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Challenges for the New President

Voters are focusing too much on personalities and not enough on issues. This is unfortunate. Americans need a president to address tough problems and implement solutions.

On Iraq and terrorism, it’s time to rehinge policies to reality. U.S. troops cannot simply be withdrawn. Standing down would take many months, and without antagonists more firmly pacified, a shrinking security perimeter would put thousands of troops at grave peril as their numbers were cut to even just half.

The war on terrorism should never have been cast in terms of regime change. Islamic terrorism, cultivated and supported by circumstances within oil exporting countries, ultimately is a religious movement and parastatal threat.
Ardent internationalists may pretend otherwise, but terrorism cannot be addressed simply through diplomacy, national building and democratization. Terrorism is rooted in great Middle East wealth, created by U.S. payments for oil and the ruthless poverty imposed by the decadent, privileged families that control this wealth.

Tactics that defanged the Mafia are better suited to combating terrorism than those offered by global governance and transparent military force. This is distasteful but we have to address the world as we find it.

Domestically, the economy is in a funk, because growth has been powered by the federal government and consumers borrowing too much. Imports exceed exports by $700 billion each year, thanks mostly to oil and lopsided commerce with China. To pay the difference, Americans sell bonds and assets to private investors abroad and foreigner sovereigns, notably China and Middle East royals.

Now, too few Americans can get mortgages, home equity loans and cheap credit card debt. Home prices and retail sales are tanking, and the economy swoons.

The stimulus package and Federal Reserve interest rate cuts won’t stave off recession, because Wall Street banks have proven dysfunctional, obsessed with generating bonuses in the millions for MBAs in their thirties. Consequently, these big banks can no longer raise cash in the bond market, and thereby recycle Chinese and Saudi money into the hands of consumers.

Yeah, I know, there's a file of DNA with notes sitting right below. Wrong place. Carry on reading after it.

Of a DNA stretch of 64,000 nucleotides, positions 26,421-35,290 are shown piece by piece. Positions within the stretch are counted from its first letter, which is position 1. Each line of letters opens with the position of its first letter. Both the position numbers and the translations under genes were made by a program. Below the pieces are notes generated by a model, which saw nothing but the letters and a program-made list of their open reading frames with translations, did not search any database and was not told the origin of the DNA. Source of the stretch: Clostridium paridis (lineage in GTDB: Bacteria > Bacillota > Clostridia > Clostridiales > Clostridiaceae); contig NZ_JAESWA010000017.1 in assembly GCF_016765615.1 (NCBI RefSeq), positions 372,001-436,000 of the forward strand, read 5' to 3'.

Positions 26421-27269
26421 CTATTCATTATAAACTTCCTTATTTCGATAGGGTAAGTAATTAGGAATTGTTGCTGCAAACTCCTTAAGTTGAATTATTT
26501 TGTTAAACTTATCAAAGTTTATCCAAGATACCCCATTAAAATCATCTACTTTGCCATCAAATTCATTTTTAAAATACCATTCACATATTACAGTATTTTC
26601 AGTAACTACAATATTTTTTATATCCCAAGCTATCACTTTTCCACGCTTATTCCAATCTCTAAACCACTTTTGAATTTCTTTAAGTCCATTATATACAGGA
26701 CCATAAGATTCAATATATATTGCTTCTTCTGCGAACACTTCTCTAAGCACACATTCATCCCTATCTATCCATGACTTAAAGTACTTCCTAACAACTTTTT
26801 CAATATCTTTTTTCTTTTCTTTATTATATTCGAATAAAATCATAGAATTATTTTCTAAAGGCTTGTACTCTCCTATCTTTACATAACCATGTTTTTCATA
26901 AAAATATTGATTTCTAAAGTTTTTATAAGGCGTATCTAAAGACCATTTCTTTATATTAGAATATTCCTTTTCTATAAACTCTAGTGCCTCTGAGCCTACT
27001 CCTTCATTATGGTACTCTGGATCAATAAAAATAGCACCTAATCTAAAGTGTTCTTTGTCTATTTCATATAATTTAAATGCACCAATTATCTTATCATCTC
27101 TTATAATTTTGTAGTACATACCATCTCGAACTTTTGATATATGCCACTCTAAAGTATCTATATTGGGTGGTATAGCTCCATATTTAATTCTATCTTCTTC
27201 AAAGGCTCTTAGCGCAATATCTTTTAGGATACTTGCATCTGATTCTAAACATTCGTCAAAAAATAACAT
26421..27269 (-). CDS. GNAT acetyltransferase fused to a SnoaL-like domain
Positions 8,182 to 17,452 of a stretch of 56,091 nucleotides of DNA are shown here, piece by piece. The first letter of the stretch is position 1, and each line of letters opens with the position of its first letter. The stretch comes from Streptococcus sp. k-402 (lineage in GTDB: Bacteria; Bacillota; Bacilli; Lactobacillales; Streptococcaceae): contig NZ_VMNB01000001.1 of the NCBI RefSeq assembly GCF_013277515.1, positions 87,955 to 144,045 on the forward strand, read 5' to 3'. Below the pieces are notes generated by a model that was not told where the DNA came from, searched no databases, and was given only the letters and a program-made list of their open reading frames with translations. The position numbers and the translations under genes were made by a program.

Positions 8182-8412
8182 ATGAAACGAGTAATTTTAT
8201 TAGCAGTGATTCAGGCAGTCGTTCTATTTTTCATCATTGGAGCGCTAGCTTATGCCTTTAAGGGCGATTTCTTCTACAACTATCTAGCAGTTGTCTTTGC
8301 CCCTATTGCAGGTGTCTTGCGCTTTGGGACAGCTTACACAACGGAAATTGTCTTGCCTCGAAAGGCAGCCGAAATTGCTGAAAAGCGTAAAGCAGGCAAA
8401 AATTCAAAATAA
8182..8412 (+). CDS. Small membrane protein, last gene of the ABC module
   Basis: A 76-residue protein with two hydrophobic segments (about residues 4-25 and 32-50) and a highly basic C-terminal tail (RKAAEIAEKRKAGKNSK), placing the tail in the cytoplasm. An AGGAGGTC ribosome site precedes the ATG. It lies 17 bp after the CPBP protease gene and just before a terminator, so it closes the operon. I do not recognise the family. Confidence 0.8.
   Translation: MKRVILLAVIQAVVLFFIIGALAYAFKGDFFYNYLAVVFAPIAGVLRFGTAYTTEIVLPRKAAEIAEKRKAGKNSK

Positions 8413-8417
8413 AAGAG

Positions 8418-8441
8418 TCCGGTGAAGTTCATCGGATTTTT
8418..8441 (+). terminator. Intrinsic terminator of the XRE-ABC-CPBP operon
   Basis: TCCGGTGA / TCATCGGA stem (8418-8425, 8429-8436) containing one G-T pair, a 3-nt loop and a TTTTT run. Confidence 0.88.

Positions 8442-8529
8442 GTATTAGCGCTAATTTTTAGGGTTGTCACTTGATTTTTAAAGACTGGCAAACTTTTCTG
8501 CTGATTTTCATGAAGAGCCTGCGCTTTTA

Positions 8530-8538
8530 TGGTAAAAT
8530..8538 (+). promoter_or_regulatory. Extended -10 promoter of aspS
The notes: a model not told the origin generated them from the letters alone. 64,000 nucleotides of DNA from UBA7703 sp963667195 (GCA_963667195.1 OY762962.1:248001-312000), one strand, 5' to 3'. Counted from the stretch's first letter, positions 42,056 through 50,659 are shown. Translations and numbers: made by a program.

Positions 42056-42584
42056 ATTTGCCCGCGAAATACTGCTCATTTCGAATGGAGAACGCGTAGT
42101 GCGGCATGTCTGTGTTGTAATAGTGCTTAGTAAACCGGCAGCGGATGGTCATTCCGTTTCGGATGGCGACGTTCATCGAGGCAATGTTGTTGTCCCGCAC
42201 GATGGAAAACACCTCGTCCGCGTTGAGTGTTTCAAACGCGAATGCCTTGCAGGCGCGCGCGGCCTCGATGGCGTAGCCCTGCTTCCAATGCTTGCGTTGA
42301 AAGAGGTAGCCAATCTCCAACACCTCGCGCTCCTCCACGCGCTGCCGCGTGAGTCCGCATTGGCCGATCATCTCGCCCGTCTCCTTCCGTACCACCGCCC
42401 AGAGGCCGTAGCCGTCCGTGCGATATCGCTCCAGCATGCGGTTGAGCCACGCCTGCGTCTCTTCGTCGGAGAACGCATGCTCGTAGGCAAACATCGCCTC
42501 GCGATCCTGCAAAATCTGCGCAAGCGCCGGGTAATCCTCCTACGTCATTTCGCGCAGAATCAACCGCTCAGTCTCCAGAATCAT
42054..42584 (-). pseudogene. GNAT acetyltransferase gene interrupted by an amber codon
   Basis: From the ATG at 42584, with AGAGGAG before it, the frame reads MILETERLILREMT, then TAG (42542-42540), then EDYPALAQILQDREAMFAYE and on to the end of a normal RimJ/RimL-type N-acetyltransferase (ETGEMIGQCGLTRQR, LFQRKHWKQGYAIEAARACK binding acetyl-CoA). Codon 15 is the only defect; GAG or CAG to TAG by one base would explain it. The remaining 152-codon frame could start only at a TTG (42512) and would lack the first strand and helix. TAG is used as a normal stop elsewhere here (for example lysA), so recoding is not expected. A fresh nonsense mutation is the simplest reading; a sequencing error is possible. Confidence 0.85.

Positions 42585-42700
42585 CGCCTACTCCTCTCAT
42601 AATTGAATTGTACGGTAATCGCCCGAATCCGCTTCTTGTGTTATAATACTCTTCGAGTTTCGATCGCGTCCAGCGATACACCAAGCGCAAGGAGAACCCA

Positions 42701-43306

Democrats and Republicans are too hooked on campaign money raised on Wall Street to require banking reforms. And neither party seems to have the courage to fix energy and trade problems that finance terrorism, create huge trade deficits and make all this borrowing necessary.

We have the capacity, now, to build 50 mile-per-gallon automobiles, but the 2007 Energy Policy Act mandates too little in fuel efficiency and pretends we can feed cars corn instead. Ethanol will help but not enough. Oil imports will continue to grow.

We can do better.

The new president must read us the truth about automobiles and ethanol, shift gears and require somewhat more expensive vehicles that unyoke Americans from the House of Saud.

China subsidizes exports to the United States by printing and selling billions of yuan for dollars in foreign exchange markets, and recirculating those dollars into the hands of American consumers by purchasing U.S. bonds. This keeps China’s yuan undervalued, its products cheap at Wal-Mart, and the Americans borrowing to maintain their reckless prosperity.

The stimulus package and Federal Reserve interest rate cuts are all about boosting further the budget deficit and consumer borrowing to keep this folly going.

We could end this madness by imposing a tax on U.S. purchases of yuan in proportion to China’s subsidy on the sale of yuan, and use the proceeds to reduce the federal budget. If China stopped buying dollars, the tax could end.

Smart energy policies and dealing effectively with China would create much new demand for U.S. made products and new industries, and permit the economy to grow more with less borrowing from foreign sources.

Still Americans would be left with their biggest worry-health care.

Americans pay 50 percent more for health care than the Germans or French, and 46 million Americans have no insurance.

What the Europeans have that we don’t are price controls and rationing, because markets can’t adequately provide drugs and doctors visits. Without those compromises to free market principles, we simply cannot afford to assure health care for everyone, and increasingly Americans want that security.

One way or another we have to recognize the basic nature of our adversaries to accomplish a reasonable threshold of security from terrorism, and apply our free market principles pragmatically in a less than perfect word to enjoy a sustainable economic growth.

We need a president that tells Americans to recognize facts, not cling to fairy tales.

PETER MORICI is a professor at the University of Maryland School of Business and former Chief Economist at the U.S. International Trade Commission.

 

 

 

 

 

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PETER MORICI is a professor at the Smith School of Business, University of Maryland School, and the former Chief Economist at the U.S. International Trade Commission.

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